UMaine chapters of the InterVarsity Christian Fellowship, Navigators, and Campus Crusade for Christ (Cru) are teaming up to provide prayer and worship opportunities for students during the 2014 Collegiate Day of Prayer.
Everyone — community members and students — are invited to attend and participate.
First, let’s make something clear: Richard Sherman is not a thug (ie., ‘a cruel or vicious ruffian, robber, or murderer’).
By now, even if you’re a nominal sports fan, you’ve probably seen the interview heard ’round the world in which Richard Sherman, who is a defensive back for the Super Bowl-bound Seattle Seahawks, proclaimed himself ‘the best corner in the game’ (which is true), calling San Francisco 49ers Wide Receiver Michael Crabtree a ‘sorry receiver.’ You can see the short interview below.
Dr. Martin Luther King, Jr, a Baptist minister, is best known for his dream of racial equality in America — a dream we are still working to fully realize today. While many professing Christians were on the wrong side of the fire hoses and lunch counters in Birmingham and elsewhere during the Black Civil Rights struggle, King — a devout Christ-follower — trusted in the full armor of God to ultimately overcome his contemporary adversaries.
With the new year comes an opportunity for a clean slate. While we must attempt to make things right with whomever we’ve wronged, as much as it depends on us, we ultimately must forgive others and move on. And this is Biblical – God says to ‘forget the former things; do not dwell in the past’ (Isa 43:18).
Therefore, we typically look to the new year to start fresh and to set new goals for ourselves. Maybe ‘turn over a new leaf’ in some area of our life. For us guys, typical goals include a desire to be a better man, husband, father, employee, be healthier and more fit — you name it.
If I have to read one more article from some angry ‘Christian’ belly-aching that we must stand against people saying ‘Happy Holidays’ instead of ‘Merry Christmas’, I may just have to write a counter-article on the subject. So be it.
Here’s my open letter to all angry Christians out there —
Dear Angry Christian,
Seriously, do you have so little faith in the Sovereign God of this Universe that you think one 2-word phrase will topple the Christmas holiday if it’s used in place of some other 2-word phrase?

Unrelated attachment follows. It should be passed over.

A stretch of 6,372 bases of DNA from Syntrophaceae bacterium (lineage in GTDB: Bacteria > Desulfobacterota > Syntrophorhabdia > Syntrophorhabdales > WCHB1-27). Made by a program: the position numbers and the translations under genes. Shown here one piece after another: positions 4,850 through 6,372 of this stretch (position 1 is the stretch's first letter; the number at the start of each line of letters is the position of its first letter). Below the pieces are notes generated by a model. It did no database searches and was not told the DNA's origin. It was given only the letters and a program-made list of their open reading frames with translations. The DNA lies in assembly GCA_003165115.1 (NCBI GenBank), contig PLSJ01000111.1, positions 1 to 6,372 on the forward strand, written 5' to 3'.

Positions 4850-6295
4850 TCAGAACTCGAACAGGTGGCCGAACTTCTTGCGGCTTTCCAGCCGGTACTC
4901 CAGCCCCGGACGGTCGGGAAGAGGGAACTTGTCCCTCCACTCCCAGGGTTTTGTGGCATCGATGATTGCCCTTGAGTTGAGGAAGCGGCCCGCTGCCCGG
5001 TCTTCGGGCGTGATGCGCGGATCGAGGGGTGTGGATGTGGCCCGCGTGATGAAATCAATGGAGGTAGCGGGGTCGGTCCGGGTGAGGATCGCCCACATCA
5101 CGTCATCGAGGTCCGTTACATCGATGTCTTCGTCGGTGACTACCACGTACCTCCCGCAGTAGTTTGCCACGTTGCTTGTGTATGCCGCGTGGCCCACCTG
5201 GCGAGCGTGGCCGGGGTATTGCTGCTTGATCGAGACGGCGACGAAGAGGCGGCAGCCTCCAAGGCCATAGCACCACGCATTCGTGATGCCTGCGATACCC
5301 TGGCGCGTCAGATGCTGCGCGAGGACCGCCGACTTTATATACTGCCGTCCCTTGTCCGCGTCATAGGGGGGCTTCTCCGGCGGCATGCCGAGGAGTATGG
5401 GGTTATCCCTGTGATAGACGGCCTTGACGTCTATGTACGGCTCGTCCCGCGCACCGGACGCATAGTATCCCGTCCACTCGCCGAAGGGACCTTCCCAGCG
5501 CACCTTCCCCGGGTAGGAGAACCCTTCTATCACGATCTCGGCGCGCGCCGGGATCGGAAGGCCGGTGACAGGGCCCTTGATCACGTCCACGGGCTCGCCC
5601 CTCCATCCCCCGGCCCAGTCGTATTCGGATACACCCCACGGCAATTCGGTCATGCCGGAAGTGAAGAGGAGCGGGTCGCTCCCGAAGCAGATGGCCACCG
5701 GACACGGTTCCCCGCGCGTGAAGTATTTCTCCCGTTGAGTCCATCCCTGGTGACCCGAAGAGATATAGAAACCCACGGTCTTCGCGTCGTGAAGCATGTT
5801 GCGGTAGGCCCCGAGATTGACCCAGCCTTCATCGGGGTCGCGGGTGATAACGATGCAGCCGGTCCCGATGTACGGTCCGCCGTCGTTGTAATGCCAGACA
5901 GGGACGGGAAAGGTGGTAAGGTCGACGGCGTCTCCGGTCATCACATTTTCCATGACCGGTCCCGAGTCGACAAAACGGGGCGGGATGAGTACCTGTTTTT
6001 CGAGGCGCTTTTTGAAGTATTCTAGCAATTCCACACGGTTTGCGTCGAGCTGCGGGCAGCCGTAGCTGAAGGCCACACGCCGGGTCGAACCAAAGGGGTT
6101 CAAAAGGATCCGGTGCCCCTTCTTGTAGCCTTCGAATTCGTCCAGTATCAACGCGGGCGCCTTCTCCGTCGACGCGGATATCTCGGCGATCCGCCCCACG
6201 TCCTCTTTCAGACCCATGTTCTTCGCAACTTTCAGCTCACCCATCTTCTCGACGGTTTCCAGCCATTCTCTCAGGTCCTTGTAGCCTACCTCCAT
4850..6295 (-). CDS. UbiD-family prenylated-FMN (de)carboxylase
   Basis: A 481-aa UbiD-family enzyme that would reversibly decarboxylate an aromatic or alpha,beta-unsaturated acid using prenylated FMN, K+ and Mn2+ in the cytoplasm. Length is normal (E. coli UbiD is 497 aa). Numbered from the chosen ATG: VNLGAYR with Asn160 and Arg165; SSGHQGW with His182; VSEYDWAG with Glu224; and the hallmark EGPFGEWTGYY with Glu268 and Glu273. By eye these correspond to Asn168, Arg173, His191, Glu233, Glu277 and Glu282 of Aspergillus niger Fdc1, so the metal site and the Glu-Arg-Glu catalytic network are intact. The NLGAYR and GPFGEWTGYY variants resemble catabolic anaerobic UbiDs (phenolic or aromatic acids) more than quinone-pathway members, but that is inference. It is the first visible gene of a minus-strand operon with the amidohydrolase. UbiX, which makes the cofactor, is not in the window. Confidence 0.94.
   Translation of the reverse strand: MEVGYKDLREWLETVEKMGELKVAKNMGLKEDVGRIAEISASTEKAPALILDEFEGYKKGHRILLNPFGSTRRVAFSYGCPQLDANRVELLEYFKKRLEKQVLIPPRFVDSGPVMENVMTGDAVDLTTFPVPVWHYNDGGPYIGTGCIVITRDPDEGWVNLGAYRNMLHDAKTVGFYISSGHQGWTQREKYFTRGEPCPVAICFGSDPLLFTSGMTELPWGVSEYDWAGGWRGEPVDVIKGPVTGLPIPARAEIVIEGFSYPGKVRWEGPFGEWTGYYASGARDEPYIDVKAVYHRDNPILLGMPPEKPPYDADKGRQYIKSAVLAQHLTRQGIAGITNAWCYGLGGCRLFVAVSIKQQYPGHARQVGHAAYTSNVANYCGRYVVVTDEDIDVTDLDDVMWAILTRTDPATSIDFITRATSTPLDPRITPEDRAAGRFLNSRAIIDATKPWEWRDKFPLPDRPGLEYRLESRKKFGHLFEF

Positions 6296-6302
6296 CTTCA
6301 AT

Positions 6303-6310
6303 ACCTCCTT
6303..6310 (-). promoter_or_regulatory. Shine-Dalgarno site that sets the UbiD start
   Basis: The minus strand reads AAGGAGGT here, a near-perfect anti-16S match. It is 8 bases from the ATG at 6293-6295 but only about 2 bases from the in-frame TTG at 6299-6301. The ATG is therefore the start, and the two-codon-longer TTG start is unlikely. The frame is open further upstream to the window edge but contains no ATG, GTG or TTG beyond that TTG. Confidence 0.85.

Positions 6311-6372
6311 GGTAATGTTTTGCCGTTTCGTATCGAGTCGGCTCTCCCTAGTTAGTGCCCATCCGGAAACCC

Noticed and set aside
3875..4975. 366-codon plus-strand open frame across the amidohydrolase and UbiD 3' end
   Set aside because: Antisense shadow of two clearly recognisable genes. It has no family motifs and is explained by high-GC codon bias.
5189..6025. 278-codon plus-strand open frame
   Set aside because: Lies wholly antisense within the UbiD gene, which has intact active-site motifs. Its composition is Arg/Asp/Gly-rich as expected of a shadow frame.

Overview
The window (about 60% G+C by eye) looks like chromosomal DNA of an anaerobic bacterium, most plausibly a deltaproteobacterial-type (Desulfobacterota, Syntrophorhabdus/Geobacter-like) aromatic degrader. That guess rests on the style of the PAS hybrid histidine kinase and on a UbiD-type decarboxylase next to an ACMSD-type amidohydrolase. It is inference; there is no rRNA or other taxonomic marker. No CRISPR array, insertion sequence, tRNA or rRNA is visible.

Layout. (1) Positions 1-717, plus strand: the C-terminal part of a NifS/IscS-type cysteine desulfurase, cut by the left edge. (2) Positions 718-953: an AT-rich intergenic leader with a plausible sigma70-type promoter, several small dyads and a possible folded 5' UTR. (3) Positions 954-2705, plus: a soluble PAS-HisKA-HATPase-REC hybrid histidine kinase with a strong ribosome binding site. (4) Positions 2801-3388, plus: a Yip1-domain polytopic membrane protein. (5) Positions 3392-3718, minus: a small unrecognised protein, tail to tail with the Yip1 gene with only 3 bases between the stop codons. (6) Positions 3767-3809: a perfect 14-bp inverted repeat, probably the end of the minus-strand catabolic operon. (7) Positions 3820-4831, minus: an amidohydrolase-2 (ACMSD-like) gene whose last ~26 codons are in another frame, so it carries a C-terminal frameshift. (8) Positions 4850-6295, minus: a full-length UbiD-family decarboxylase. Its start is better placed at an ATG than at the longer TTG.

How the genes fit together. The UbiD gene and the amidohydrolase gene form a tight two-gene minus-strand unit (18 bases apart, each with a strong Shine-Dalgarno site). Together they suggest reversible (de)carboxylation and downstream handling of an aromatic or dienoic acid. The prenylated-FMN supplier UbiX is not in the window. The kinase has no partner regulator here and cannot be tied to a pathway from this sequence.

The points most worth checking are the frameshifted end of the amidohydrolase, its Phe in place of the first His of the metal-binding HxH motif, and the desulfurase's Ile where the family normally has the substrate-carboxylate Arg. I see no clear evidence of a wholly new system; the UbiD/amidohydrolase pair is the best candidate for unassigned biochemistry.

Seriously, why Santa? I concede it’s all probably harmless, and “all in good fun” — but why? Wouldn’t kids be more grateful if they knew from day one their gifts came mommy, daddy, grammy, grandpa, or better yet — are blessings from God? Why base their formative years on a fairy tale? Because “everyone else is doing it” and you don’t want your kid to be left out? Is that really a good enough reason? These are genuine questions I’m asking as a new parent who hasn’t had to deal with it yet, and I’m honestly looking for feedback from parents.
The reason I hear the most is that “doing Santa” is a family tradition with many wonderful childhood memories, and parent’s want to re-live these memories with their own children. I don’t have a problem with that, and I respect how people choose to celebrate the Christmas season with their families. The purpose of this blog, however, is to think ‘counter culturally.’ And with that goal in mind, I try to step back and simply evaluate why our culture is so set on carrying on the ruse of jolly old St. Nick with kids, some well into their school-age years.
In a new series where I will feature a specific Bangor Area church or Christ-based ministry, Counter Culture takes a look at the church formerly known as Abundant Life for the last 25 years. Located on outer Broadway, they have recently changed their name to Grace Church Bangor.
I reached out to senior minister of the church Russ Hewitt for more information on this transition, and the reasons behind the change.
Last week the Maine ACLU threatened legal action against Biddeford Schools because of a school assembly that one parent deemed “too religious” for their taste. The ACLU said Biddeford could avoid the law suite if they apologized for allowing it — which the school department quickly did — much to the dismay of the Maine Christian Civic League.
I can’t say I’m surprised at how the events unfolded. I don’t expect our public schools to be able to safeguard our children from bullying, peer-pressure, intolerance, and sexual promiscuity when they are subject to appeasing organizations such as the ACLU — whose demands are so “bullish” and intolerant.
Does anyone else notice the irony that on the same day the Federal government shuts down, the Maine sales tax increased because of a deal reached this summer to prevent a similar shutdown at the state level? It seems we either have to keep paying more for government services, or shut them down all together.
But the problem is, governments at all levels have run out of ways to “raise money” because there are less and less people from which to collect it. So the question must be asked – who pays?
Most often, it ends up being the middle class
I typically write about more general topics related to the Christian faith, and my personal faith journey. This time, though, I’d like to use this blog to discuss the passing of a man who changed the landscape of American church. And while he called California his home, his legacy is felt in Maine, and will continue to impact lives here for many years to come.
I sat down at my computer Thursday morning and was met with the news that Pastor Chuck Smith, founder of the Calvary Chapel church movement in the mid-1960’s, had died. But Pastor Chuck Smith did not die, he moved. In 1994, those were his words…